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April 9, 2018

Pakistan: yesterday and today


April 9, 2018

“No understanding of contemporary Pakistan is possible without an historical analysis of the first decade after independence, a period of relative flux in the institutional balance of power between elected and non-elected institutions….the central concern is to show how the imperatives of the international political and economic system combined with regional and domestic factors in defining the nature of the Pakistan state” (emphasis added).

Thus wrote the formidable academic sage of our age, Dr Ayesha Jalal, in her path-breaking book, ‘The State of Martial Rule’, published nearly two decades ago. The fascinating framework to study politics of Pakistan is as relevant today as it is for unravelling that decisive phase in our history (1948-58) when so much right could have been done to fashion this country according to its founding ideals but we missed the boat – an omission that continues to haunt our political, social and economic existence.

Among other things, Dr Ayesha’s thesis distinguishes between the phases of dominance and actual military interventions and rejects the standard view (hugely popular even now) that the weakness of political parties leads other forces to take their place. Her research shows how global interests interact with regional realities and how these in turn impact Pakistan’s politics.

This holds good in today’s Pakistan as well. Here internal political fragmentation, turmoil and uncertainty are set in the context of critical regional events and global happenings which have pushed the country in the square middle of practical martial rule. While Panama, judicial hyper activism, and endless sparring among politicians are events whose sights and sounds keep a baffled public busy, bigger realities are at work that cannot be ignored if one were to develop a fuller picture of this domestic mayhem.

Among the external factors that are most important in deciphering the mysteries of national politics of today’s Pakistan, MBS’ Saudi Arabia and the UAE are arguably most pertinent. The expanding cold war between the Arab group of states against Iran has now come to the fore. The Saudi crown prince has taken the world by storm by not only recasting the image of his country but also putting on the table his list of enemies and friends. His global tour is laying bare how he sees the coming decades for this country and where his guns will be trained. Iran is the enemy. Israel is a friend. So is the US, most certainly. Turkey is yet to be defined but perhaps in the months ahead Ankara will be standing close to Tehran from Riyadh’s point of view.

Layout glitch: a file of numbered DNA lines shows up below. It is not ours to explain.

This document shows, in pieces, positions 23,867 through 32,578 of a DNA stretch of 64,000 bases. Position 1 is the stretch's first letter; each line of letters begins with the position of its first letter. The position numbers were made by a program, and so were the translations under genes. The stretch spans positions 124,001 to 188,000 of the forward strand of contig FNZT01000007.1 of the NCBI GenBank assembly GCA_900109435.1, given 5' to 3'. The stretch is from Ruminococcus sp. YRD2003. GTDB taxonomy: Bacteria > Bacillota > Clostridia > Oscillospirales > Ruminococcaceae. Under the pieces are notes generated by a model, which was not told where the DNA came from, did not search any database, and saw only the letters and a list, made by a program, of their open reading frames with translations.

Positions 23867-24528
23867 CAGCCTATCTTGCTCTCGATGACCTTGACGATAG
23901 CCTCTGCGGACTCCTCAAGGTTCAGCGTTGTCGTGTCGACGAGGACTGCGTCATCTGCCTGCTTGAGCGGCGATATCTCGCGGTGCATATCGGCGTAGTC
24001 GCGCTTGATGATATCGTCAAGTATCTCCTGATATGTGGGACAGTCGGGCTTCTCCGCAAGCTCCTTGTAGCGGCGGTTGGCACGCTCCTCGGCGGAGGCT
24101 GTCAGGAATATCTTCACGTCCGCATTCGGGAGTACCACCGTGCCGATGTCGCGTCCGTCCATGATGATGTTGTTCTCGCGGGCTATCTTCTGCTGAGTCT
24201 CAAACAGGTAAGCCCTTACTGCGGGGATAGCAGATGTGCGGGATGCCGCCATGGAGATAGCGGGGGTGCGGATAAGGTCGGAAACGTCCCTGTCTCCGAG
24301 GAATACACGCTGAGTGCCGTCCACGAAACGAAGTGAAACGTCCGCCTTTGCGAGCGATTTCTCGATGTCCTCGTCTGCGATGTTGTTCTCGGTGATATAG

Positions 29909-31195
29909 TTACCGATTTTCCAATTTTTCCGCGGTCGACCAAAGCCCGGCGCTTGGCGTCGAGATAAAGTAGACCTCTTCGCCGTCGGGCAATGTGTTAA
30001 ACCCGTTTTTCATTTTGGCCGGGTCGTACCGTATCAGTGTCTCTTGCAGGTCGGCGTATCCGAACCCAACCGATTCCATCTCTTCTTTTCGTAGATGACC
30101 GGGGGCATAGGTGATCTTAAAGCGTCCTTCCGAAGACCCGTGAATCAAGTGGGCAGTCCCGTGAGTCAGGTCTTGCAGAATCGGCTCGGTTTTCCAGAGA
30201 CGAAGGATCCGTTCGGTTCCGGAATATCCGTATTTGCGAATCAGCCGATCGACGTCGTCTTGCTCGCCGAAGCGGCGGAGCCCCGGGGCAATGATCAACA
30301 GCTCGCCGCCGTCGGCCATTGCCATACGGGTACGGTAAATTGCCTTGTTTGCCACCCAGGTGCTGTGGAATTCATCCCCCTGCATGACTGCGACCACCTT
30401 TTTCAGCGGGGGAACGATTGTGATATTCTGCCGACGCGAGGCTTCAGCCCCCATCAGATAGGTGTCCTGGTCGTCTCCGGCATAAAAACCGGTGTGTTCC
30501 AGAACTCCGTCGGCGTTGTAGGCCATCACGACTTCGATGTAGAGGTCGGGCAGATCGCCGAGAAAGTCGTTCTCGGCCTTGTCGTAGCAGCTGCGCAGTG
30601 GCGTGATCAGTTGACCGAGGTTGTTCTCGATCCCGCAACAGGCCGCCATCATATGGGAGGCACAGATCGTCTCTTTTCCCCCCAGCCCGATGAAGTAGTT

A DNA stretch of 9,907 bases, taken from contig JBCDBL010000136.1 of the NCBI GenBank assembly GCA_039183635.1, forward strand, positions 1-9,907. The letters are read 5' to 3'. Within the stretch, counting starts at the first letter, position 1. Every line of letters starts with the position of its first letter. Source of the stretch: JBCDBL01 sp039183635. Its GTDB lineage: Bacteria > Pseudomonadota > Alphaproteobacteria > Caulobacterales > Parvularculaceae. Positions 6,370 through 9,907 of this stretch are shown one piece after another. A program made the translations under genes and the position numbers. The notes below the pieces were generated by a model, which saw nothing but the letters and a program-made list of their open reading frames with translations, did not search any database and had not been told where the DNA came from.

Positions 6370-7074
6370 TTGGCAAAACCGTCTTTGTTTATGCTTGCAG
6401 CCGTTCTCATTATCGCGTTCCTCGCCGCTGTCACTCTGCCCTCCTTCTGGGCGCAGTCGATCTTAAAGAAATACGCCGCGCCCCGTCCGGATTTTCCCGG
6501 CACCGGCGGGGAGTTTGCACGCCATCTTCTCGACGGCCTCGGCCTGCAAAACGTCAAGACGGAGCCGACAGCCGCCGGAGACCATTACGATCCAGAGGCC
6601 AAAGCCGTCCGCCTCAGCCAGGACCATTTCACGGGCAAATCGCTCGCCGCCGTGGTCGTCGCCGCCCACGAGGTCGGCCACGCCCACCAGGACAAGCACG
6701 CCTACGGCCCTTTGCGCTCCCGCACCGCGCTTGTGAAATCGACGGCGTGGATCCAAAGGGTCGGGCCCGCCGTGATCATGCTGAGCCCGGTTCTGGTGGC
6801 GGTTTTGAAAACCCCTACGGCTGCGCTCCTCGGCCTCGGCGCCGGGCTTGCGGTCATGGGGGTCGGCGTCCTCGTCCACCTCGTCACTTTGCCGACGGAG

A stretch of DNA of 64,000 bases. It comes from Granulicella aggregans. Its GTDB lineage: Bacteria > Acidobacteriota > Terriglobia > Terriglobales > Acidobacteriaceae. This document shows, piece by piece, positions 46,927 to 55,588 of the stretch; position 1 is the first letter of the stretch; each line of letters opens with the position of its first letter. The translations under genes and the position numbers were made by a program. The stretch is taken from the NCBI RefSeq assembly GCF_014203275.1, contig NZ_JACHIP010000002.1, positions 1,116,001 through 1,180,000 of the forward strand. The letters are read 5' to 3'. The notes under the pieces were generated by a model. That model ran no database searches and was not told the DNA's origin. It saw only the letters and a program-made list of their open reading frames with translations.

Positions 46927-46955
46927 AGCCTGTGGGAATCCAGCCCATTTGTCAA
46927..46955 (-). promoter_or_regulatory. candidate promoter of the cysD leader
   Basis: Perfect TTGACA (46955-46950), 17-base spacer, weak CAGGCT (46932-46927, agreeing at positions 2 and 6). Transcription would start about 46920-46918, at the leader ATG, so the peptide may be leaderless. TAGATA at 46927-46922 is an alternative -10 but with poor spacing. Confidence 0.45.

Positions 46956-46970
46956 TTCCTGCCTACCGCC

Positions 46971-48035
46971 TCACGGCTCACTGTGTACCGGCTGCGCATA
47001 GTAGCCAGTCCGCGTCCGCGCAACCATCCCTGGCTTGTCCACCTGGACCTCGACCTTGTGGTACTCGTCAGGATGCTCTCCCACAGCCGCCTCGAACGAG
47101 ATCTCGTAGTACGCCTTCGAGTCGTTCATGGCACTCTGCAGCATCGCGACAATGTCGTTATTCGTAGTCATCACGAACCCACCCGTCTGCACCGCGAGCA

The UAE is an active participant in this melting pot of the old monarchical way of speaking and working through silence. It is speaking up through its actions in alignment with Saudi Arabia, and sometimes ahead of it. Trump’s America is now cemented by the arrival of a warmongering John Bolton in the crucial post of national security advisor. From here it is but inevitable that the push against Iran will be done by fully endorsing the Saudi and UAE worldview of the Gulf and the Middle East. Iran will stay as factor number one in this game of checkmate, choke and kill.

Having traditionally hitched its wagon with the Saudis, Pakistan has attempted to somehow stay clear of saying yes to the clear-cut demand from this long-lasting benefactor to stand openly and decisively against Tehran; however, these efforts have not been successful.

It is only in retrospect that we can truly appreciate the strategic nature of the decision to allow General Raheel Sharif to become the head of the so-called Coalition of Islamic countries against terrorism. While domestically most of us saw this move as a personal agenda that a powerful man of his times was able to pull off for himself, the reality is that this was the most significant turn in Islamabad’s alliance with Saudi Arabia and one that radically changed the Saudi view of Pakistan’s internal dynamics. Their strategic partners were not sitting in the country’s parliament, which had opposed the idea of sending forces to the Saudi-led war in Yemen. In traditional Arab psyche, a million sacrifices are worth nothing if one is declined in need. And the civilians had turned out to be a disappointment.